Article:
This is further attested by the fact that there are no commercial installations using this type of differential motion. One of the major difficulties in the past has been to design a unit that is sufficiently robust to withstand the enormous power that is possessed by the 25 ocean’s waves. Although there has been a desire to harness the energy of waves for hundreds of 20 years, past attempts have met with limited success. Once the optimal operational frequency has been selected, also from well know formulae, the optimal system mass allowing for the most energy to be extracted can be calculated. 5 Figure 6 illustrates the operation of the braking system 70. When a wave of the desired frequency passes through the apparatus 10, the float member 18 will move upwards due to its positive buoyancy and the hydrodynamic forces acting on the hydroplane surfaces 30 (Figure 6a). In this wave energy extracting mode, the linear electric generator 20 is producing electrical power 10 and this will result in the application of a braking action via the braking system 70 to the cable 66 of the mooring means 60. Hence counterbalancing means 64 will not move and the PBSM 14 remains stationary.
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30 – 17 Figures 8 to 11 illustrate a second embodiment of a wave energy converting apparatus 44 and its associated tension mooring system 50 in accordance with the invention. 10 Preferably the float member 18 is provided with a hydrofoil/hydroplane surface 30 adapted to convert a horizontal component of the wave motion into a vertical movement of the float member 18, thus enhancing the energy extracting capacity of the float member 18. The float member 18 has an 5 elongate horizontal cross-section, with a front end 32 and a rear end 34, the front end 32 being adapted to face into the general direction of an approaching wave.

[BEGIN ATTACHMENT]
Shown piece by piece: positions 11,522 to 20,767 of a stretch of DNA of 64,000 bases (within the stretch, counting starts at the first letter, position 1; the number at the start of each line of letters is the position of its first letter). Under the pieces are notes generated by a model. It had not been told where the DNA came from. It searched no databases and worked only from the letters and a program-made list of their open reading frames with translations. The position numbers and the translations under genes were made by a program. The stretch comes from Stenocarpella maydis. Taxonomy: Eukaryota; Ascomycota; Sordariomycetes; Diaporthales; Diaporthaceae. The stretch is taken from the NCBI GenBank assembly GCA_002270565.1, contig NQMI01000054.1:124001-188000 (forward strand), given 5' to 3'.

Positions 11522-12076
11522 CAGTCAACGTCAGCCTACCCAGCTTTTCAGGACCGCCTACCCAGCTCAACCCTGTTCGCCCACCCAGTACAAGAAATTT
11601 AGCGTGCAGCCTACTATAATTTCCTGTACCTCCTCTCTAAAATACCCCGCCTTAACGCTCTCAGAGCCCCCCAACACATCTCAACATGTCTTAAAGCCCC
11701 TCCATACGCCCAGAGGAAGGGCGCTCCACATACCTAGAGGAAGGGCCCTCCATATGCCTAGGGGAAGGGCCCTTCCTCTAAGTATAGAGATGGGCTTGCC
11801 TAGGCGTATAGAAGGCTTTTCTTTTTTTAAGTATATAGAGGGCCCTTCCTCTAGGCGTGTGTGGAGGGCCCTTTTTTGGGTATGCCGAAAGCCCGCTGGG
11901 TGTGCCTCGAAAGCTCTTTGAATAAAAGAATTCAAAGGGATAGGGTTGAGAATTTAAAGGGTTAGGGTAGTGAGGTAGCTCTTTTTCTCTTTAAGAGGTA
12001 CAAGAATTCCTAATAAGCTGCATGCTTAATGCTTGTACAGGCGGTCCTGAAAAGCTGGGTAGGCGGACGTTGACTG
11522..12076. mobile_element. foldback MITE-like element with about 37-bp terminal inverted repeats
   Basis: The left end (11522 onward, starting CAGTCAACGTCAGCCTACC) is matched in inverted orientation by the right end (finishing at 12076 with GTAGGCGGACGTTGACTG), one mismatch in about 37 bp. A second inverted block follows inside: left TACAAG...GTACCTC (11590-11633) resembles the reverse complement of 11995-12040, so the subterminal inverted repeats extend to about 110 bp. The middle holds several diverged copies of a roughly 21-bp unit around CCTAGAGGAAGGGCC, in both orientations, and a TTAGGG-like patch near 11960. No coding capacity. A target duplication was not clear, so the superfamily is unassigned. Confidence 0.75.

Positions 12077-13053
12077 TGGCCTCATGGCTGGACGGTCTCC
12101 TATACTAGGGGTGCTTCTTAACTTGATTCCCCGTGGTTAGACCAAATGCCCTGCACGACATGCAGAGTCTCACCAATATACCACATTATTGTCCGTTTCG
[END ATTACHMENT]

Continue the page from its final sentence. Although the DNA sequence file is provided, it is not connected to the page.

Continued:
Dolor Espalda Cáncer Pulmón
30 The tension mooring system 50 of this embodiment comprises an elongate flexible member in the form of a cable 51 extending from a ballast means 52 to a counterbalancing means 53 adapted to be suspended from the submerged member 46 via a pulley mechanism 54. The ballast means 52 – 18 may take the form of a large block of concrete, or alternatively a suitable sea bed mooring may be employed to anchor one end of the cable 51 to the ocean floor. Any suitable dampening means may be employed in the mooring caddy 80 for applying a dampening action to the motion of the submerged member 46. The electric generators 86 are particularly advantageous as they can be used 25 directly as a source of electrical power. Preferably the submerged member is secured to the mooring caddy by a locking mechanism.
Preferably the counterbalancing means comprises an adjustable buoyancy vessel having a mass provided in connection therewith, wherein the buoyancy 30 of the counterbalancing means can be adjusted to vary the counterbalancing -3 force applied to the submerged member via the elongate flexible member. In this embodiment the float member 48 is of spherical configuration and is slidably mounted on the vertical column of the support structure 45. Infeccion de orina y dolor lumbar . The apparatus 44 also comprises a linear electric generator 49 having a stator provided in connection with the vertical column of the support structure 20 45 and a translator integrated into the body of the float member 48. Operation of the wave converting apparatus 44 of this embodiment, for converting ocean wave energy into electrical power, is similar to that of the first embodiment 10 and will not be described in detail again here.
25 Preferably the counterbalancing means comprises a vessel having a mass provided in connection therewith to provide a counterbalancing force applied to the submerged member via the elongate flexible member. Air inside the hollow vessel 55 of the counterbalancing means 53 need not be expelled to ambient ocean but could be pumped back up to a pressure vessel (not shown) housed within the mooring caddy 80 or submerged member 46. 30 A typical operating sequence for the tension mooring system 50 will now be described with reference to Figures 8 to 11: – 20 Given a particular operational environment the control system 92 will measure and calculate, via appropriate means such as an accelerometer, the wave frequencies which are presented to the system.